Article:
Limb Salvage in Diabetic Patients with No-Option Critical Limb Ischemia: Outcomes of a Single Center Experience
29 Pages Posted: 24 Jan 2019More...
Objective: To describe the characteristics, the management and the outcome of a consecutive series of patients with diabetic foot (DF) and no-option critical limb ischemia (CLI) treated with a multidimensional, interdisciplinary approach in a dedicated center.
Research Design and Methods: The prospective database of the Diabetic Foot Unit of the Maria Cecilia Hospital (Cotignola, Italy) collects medical history, risk factors, chemistry values, angiographic data, characteristic of foot lesions, medical and surgical therapies of all patients admitted with diagnosis of DF and CLI. All patients were followed-up for at least one year and/or total recovery. The primary endpoint was one-year amputation-free survival (AFS), secondary endpoints were limb salvage and survival.
Results: Between October 2014 and October 2017, 1024 patients with DF and CLI were admitted to the center. Eighty-four of them (8.2%) fulfilled the criteria for no-option CLI. At one year, AFS, limb salvage, and survival rates were 34%, 34% and 83%, respectively. Lesions located proximal to Lisfranc joint were associated with major amputation (HR 2.1 [1.2-3.6]). One-year survival of patients treated with minor procedures was significantly higher compared to patients treated with major amputation (96% vs 76%, log rank p=0.019). Major amputation was independently associated with mortality (HR 7.83 [1.02-59.89]).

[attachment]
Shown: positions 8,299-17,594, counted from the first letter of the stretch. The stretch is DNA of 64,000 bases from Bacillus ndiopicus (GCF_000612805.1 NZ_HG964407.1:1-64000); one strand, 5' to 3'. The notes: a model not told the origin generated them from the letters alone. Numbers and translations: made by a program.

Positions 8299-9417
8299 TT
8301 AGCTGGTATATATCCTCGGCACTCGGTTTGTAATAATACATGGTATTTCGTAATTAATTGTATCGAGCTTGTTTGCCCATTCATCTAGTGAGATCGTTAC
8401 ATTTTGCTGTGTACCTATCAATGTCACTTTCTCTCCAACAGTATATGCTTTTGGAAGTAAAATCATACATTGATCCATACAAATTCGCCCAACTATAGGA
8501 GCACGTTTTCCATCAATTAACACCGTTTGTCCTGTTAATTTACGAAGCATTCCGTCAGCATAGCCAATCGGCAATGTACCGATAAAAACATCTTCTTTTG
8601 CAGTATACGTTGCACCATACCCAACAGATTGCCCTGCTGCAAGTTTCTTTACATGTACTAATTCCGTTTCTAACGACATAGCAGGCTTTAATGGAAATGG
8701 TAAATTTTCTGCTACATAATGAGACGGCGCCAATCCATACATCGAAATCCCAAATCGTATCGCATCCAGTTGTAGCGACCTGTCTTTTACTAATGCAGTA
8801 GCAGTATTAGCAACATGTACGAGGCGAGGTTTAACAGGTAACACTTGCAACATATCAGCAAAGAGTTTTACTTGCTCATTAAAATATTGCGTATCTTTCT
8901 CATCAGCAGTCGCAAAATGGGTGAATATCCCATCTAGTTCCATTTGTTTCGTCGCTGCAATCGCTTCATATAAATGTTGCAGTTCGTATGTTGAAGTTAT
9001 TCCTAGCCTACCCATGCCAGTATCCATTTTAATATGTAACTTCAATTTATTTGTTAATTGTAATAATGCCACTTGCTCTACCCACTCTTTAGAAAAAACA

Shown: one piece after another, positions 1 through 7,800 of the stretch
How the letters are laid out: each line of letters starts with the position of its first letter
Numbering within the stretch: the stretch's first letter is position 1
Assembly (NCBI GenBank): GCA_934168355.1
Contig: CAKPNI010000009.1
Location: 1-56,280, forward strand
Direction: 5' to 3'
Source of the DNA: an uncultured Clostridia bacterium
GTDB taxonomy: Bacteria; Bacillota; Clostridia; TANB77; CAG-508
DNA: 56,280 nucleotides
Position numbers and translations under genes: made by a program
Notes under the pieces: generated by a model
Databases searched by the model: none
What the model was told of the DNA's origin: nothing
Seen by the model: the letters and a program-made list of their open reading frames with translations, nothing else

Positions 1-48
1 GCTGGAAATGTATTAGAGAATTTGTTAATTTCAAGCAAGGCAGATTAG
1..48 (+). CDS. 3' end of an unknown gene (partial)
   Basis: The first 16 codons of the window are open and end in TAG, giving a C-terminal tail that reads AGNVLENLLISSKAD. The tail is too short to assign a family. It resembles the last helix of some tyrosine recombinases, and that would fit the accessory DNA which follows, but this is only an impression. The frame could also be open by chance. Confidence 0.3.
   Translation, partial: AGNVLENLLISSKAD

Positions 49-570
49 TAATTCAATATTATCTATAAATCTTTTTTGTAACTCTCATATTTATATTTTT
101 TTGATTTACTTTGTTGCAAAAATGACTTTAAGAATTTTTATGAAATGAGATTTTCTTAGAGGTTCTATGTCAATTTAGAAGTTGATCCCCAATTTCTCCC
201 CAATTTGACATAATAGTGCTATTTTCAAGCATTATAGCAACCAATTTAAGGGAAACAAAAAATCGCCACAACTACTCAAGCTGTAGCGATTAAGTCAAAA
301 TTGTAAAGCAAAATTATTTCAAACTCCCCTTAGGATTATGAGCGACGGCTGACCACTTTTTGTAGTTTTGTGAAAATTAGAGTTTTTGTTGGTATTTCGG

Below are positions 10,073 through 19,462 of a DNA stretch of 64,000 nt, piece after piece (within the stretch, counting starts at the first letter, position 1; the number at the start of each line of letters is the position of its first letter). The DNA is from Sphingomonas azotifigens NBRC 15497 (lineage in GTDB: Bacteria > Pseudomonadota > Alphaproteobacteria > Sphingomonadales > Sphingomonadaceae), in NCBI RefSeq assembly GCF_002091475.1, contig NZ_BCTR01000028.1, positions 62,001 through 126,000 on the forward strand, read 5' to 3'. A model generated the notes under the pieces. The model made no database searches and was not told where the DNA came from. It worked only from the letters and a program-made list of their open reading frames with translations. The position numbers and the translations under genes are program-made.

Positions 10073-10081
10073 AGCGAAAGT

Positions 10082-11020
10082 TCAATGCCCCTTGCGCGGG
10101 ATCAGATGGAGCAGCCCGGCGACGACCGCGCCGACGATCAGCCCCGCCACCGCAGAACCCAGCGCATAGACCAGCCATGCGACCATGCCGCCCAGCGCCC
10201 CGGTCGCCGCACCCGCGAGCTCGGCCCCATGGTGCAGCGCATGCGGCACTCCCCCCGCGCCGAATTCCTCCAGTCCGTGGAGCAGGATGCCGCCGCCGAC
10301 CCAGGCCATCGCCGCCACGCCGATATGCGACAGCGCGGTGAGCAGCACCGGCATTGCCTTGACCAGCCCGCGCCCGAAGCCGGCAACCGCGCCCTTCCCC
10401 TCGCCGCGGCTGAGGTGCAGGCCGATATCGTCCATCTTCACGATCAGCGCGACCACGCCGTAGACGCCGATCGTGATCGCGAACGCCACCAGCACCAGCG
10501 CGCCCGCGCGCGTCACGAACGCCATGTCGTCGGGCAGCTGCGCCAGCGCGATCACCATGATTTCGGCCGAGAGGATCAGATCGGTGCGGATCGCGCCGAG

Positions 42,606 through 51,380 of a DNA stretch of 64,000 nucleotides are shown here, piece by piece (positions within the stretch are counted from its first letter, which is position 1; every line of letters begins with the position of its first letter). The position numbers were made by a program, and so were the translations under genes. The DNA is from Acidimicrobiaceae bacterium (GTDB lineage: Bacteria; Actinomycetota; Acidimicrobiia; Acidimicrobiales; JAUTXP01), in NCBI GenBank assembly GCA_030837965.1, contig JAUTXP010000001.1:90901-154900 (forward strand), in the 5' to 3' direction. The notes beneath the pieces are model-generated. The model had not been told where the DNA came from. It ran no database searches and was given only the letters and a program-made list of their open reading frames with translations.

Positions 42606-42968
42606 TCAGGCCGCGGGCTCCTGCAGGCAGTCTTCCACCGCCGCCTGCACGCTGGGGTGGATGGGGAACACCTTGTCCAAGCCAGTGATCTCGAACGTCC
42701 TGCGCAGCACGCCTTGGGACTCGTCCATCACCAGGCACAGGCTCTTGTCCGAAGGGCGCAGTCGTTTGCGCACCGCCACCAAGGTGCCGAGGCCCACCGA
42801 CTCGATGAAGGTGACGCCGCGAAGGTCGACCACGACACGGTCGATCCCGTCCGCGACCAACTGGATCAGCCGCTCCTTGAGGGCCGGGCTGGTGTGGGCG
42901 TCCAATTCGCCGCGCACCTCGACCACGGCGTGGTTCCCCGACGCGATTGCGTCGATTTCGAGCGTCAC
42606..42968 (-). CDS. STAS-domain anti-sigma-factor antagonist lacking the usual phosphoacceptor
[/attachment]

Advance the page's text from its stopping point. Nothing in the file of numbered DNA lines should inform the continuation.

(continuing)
Conclusions: The application of dedicated and standardized strategies permitted limb salvage in one-third of patients with no-option CLI. Patients with stable lesions limited to the forefoot and without ischaemic pain had greater probability to successfully receive conservative treatments. Limb salvage was associated with subsequent higher one-year survival.
Funding Statement: The authors declare: "None."
Declaration of Interests: The authors report no relationships that could be construed as a conflict of interest.
Ethics Approval Statement: Clinical and procedural data from all patients admitted to Diabetic Foot Unit of the Maria Cecilia Hospital (Cotignola, Italy) are recorded in a dedicated clinical database and accurately verified for completeness and accuracy against the patients’ clinical charts. Patients are prospectively followed up for at least 12 months. The analysis was based on current clinical practice, therefore the regulatory authorities required an ordinary written informed consent to procedures and data collection, which was obtained from all patients. The protocol of the study was in accordance with the Declaration of Helsinki.
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